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Case Bulletin – PA Superior Court Affirms Ruling Precluding Plaintiff’s Expert Witness and Entry of Non-Suit

In an opinion announced on November 8, 2016, in the matter of Nobles v. Staples, Inc. et al., No. 2939 EDA 2015, the Pennsylvania Superior Court held that a pre-trial motion in limine can put a party on notice for an “eleventh hour” grant of summary judgment prior to trial.


In Nobles, the plaintiff was injured when the office chair on which he was sitting snapped at the base and he fell to the floor.  The plaintiff photographed the broken chair but did not preserve it for inspection.  The plaintiff sued Staples, who he claimed sold him the chair in 2008, on a malfunction theory of products liability.  However, the plaintiff did not have any documentation as to his purchase of the chair, and Staples could not verify that it even sold the type of chair at issue.  Staples moved for summary judgment during discovery, which was denied as premature.  After the close of discovery, Staples again moved for summary judgment on the grounds that the plaintiff was unable to prove that he purchased the chair from Staples.  This motion was denied without comment.


Prior to trial, Staples filed motions in limine to bar any testimony that the chair was purchased from Staples and to bar the testimony of the plaintiff’s liability expert.  After a jury was selected but before trial, argument was held on the motions in limine.  The court granted both motions, and in particular barred the plaintiff’s liability expert’s testimony because he could not establish how the chair was actually defective.  Rather, the expert merely testified that the chair was defective because it broke.  After its motions in limine were granted, Staples then moved to dismiss the case, which was granted.  The dismissal was recorded on the docket as a “non-suit”, but in his opinion the trial judge characterized the dismissal as the equivalent to entry of summary judgment.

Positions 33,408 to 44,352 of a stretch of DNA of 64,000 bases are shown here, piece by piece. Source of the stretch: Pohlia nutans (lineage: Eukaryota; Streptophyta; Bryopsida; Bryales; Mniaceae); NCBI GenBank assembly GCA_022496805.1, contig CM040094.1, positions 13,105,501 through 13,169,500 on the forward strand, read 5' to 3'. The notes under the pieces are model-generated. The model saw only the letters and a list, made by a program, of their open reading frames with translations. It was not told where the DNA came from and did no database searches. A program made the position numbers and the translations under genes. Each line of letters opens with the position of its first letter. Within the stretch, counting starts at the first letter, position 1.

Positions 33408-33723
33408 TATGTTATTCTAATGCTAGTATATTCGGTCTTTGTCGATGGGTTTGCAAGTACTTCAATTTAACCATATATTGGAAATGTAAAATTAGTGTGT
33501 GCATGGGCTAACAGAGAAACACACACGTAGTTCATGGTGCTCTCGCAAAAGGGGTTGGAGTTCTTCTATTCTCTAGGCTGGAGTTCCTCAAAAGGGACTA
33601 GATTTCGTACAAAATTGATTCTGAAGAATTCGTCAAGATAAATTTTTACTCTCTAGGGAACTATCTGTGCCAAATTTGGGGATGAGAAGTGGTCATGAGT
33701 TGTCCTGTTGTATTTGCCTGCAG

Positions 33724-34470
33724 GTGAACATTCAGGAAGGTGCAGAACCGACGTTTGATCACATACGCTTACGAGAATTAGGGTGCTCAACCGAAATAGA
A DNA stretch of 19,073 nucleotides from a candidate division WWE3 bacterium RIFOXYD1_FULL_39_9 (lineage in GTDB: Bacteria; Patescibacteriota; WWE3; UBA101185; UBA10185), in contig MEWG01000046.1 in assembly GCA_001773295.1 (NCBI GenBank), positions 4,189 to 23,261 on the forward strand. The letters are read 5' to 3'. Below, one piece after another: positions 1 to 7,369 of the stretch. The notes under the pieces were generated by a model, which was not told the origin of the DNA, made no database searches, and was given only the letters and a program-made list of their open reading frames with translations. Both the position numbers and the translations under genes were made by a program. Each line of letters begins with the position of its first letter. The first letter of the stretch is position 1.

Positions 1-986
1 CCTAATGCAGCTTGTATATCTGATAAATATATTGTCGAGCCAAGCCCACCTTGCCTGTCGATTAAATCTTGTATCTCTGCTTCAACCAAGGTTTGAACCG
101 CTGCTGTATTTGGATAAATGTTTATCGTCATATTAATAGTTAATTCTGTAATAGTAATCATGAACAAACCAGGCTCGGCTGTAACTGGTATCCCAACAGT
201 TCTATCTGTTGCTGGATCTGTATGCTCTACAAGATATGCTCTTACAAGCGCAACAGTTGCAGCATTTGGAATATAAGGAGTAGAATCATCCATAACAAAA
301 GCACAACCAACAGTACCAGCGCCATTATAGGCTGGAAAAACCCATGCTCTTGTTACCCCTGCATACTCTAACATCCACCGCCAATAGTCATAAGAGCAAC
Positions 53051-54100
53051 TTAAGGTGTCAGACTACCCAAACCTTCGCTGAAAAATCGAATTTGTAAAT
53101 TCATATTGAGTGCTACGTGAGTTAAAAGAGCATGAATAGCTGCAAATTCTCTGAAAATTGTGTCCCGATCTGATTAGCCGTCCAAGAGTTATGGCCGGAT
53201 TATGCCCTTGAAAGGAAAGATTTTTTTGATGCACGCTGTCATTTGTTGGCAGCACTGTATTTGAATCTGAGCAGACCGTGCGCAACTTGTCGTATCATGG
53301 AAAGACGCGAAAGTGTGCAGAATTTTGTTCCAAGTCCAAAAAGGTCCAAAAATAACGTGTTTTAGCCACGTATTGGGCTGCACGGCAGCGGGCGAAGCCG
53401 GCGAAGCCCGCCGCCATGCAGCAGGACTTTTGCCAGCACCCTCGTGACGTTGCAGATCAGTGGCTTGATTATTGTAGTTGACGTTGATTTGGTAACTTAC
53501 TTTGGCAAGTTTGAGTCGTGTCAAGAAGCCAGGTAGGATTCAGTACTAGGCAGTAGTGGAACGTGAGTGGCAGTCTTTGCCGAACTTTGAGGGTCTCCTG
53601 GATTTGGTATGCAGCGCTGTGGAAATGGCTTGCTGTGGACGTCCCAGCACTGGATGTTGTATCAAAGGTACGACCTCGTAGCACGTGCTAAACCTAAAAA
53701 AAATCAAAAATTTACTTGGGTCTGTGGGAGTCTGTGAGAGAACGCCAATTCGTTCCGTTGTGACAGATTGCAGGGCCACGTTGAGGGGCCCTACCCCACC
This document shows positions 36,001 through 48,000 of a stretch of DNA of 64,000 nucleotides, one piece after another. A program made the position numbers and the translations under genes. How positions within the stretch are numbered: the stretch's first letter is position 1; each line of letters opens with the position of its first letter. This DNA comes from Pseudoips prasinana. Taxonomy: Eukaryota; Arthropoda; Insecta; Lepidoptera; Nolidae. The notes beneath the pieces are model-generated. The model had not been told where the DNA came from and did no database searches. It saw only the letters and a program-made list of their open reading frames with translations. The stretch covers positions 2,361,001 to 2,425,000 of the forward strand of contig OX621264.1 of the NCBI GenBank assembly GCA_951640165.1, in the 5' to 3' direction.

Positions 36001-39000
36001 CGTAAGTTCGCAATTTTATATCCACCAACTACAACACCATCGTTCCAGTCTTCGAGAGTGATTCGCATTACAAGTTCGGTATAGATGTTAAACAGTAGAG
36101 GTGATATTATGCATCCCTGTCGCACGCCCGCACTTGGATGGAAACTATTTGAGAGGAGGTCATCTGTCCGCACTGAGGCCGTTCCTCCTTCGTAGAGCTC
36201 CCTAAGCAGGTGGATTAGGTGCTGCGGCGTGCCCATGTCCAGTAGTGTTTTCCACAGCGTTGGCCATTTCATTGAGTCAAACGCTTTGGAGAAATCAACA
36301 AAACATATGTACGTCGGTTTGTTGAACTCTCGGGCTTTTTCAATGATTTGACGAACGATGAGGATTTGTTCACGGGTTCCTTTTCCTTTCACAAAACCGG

The plaintiff appealed the non-suit, arguing that its entry was procedurally improper because, under Pa.R.C.P. 2301.(a)(1), a non-suit may only be entered if, after the close of the plaintiff’s case on liability, he has failed to establish a right to relief.  The Superior Court disagreed, holding that since the non-suit was the functional equivalent to a motion for summary judgment, the standard for whether its “eleventh hour” entry was proper is “whether the non-moving party had notice that he must respond to the legal issue on which the motion is based and was afforded a full and fair opportunity to argue his position.”  Nobles at 15.  The court held that, since the plaintiff received Staples’ motions in limine over three weeks before trial, and those filings “included the precise legal issues, along with case law and facts, on which summary judgment ultimately was granted”, the plaintiff had ample notice and a fair opportunity to defend his position.  Id. at 16.  Further, the plaintiff was given an opportunity to argue his position in court immediately after the trial court granted Staples’ motion to exclude his expert’s testimony.  He failed to do so and instead merely noted “an exception” on the record.  The court noted that, after Staples moved to dismiss, the plaintiff’s attorney could have requested that the trial court allow the parties to submit briefs before ruling on the motion.  Id. at 17, fn. 9.